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Craig McMurtry
Born: (1959-11-05) November 5, 1959 (age 64)
Temple, Texas, U.S.
Batted: Right
Threw: Right
MLB debut
April 10, 1983, for the Atlanta Braves
Last MLB appearance
September 28, 1995, for the Houston Astros
MLB statistics
Win–loss record28–42
Earned run average4.08

Joe Craig McMurtry (born November 5, 1959) is an American former professional baseball pitcher who played eight non-consecutive seasons in Major League Baseball (MLB). He played for the Atlanta Braves (1983–86), Texas Rangers (1988–90) and Houston Astros (1995).

He was named the athletic director at Temple College in 2013.[1]


This section needs expansion with: career detail from 1987 onward. You can help by adding to it. (August 2022)

In 1982, McMurtry was Pitcher of the Year for the International League's Richmond Braves. In 1983, he finished seventh in voting for the National League Cy Young Award and second in voting for National League Rookie of the Year, to Darryl Strawberry, for having a 15–9 record with a 3.08 ERA in 36 games, 35 of them started. He also completed six games and shutout three.

In eight seasons, he had a 28–42 win–loss record, 212 games, 79 games started, six complete games, three shutouts, 36 games finished, four saves, 667+23 innings pitched, 650 hits allowed, 341 runs allowed, 303 earned runs allowed, 54 home runs allowed, 336 walks allowed, 349 strikeouts, 10 hit batsmen, 18 wild pitches, 2,921 batters faced, 17 intentional walks, eight balks and a 4.08 ERA.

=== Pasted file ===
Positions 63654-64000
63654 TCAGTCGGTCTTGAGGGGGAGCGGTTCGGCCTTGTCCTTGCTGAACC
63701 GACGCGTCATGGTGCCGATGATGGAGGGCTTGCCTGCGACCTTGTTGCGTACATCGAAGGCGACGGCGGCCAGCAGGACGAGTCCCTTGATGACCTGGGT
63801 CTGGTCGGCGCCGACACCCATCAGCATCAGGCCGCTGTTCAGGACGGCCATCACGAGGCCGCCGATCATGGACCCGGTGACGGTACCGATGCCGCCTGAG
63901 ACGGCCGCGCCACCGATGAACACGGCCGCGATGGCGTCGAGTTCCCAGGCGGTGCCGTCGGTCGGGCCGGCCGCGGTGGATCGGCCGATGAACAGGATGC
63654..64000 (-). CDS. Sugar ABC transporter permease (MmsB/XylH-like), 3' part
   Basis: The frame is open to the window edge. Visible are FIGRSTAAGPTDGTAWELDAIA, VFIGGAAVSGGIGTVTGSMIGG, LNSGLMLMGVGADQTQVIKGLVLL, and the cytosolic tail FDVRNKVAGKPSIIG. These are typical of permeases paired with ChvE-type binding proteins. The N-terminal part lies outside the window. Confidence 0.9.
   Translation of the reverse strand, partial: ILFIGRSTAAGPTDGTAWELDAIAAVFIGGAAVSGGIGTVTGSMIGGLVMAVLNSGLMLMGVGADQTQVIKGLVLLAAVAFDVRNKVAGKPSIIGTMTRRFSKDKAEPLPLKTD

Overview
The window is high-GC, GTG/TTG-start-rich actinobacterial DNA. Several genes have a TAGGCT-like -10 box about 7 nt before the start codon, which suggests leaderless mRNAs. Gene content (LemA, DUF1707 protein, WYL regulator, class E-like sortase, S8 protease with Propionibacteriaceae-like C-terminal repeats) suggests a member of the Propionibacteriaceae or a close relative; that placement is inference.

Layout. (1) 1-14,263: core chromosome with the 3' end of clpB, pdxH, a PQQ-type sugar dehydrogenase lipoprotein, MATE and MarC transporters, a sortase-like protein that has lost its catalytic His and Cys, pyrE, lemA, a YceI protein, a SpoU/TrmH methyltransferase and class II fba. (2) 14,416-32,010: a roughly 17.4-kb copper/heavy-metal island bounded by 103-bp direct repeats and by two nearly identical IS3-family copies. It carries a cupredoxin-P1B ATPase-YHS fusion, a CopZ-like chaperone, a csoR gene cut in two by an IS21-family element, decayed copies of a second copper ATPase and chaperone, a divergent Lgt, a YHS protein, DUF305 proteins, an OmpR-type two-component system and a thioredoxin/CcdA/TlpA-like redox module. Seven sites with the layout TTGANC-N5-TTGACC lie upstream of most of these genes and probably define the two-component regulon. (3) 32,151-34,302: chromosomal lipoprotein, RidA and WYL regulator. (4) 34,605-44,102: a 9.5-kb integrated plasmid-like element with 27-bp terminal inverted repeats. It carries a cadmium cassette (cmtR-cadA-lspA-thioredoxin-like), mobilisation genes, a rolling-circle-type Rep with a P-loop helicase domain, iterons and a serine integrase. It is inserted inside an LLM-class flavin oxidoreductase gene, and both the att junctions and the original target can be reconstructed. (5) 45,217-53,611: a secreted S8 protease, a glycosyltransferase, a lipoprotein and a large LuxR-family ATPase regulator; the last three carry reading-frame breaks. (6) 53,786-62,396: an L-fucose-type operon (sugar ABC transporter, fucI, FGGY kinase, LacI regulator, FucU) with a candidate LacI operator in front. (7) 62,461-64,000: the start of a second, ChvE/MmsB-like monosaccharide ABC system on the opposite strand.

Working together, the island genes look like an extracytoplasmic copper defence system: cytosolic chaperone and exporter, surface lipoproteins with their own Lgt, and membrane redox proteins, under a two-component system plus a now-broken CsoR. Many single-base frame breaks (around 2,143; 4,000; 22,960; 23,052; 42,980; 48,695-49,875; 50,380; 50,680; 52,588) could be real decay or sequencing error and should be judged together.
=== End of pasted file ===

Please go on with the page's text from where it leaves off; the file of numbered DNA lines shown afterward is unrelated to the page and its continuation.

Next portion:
On June 4, 1986, McMurtry gave up Barry Bonds's first career home run. Looking back on the play twenty years later he said "It was a fastball, down and away. He took it the other way. I don't know how he hit it."[2]

On February 2, 1987, McMurtry was traded by the Braves to the Toronto Blue Jays for Damaso Garcia and Luis Leal.[3] However, McMurtry never played a game for the Blue Jays. Also, Leal never played for the Braves, while Garcia played only 21 games for them, batting .117 before being released.

After the conclusion of his playing career, McMurtry coached the baseball team at Temple College.[2]


  1. ^ Wille, Greg (June 12, 2013). "Skipper and boss: Baseball coach McMurtry named as TC's new AD". Temple Daily Telegram. Retrieved 29 September 2022.
  2. ^ a b Curry, Jack (13 May 2006). "Hundreds of Homers Later, a Pitcher Remembers No. 1". The New York Times. Retrieved 29 September 2022.
  3. ^ "Jays trade Garcia and Leal to Braves for McMurtry". Ottawa Citizen. CP. 3 February 1987. p. D3. Retrieved 6 July 2010.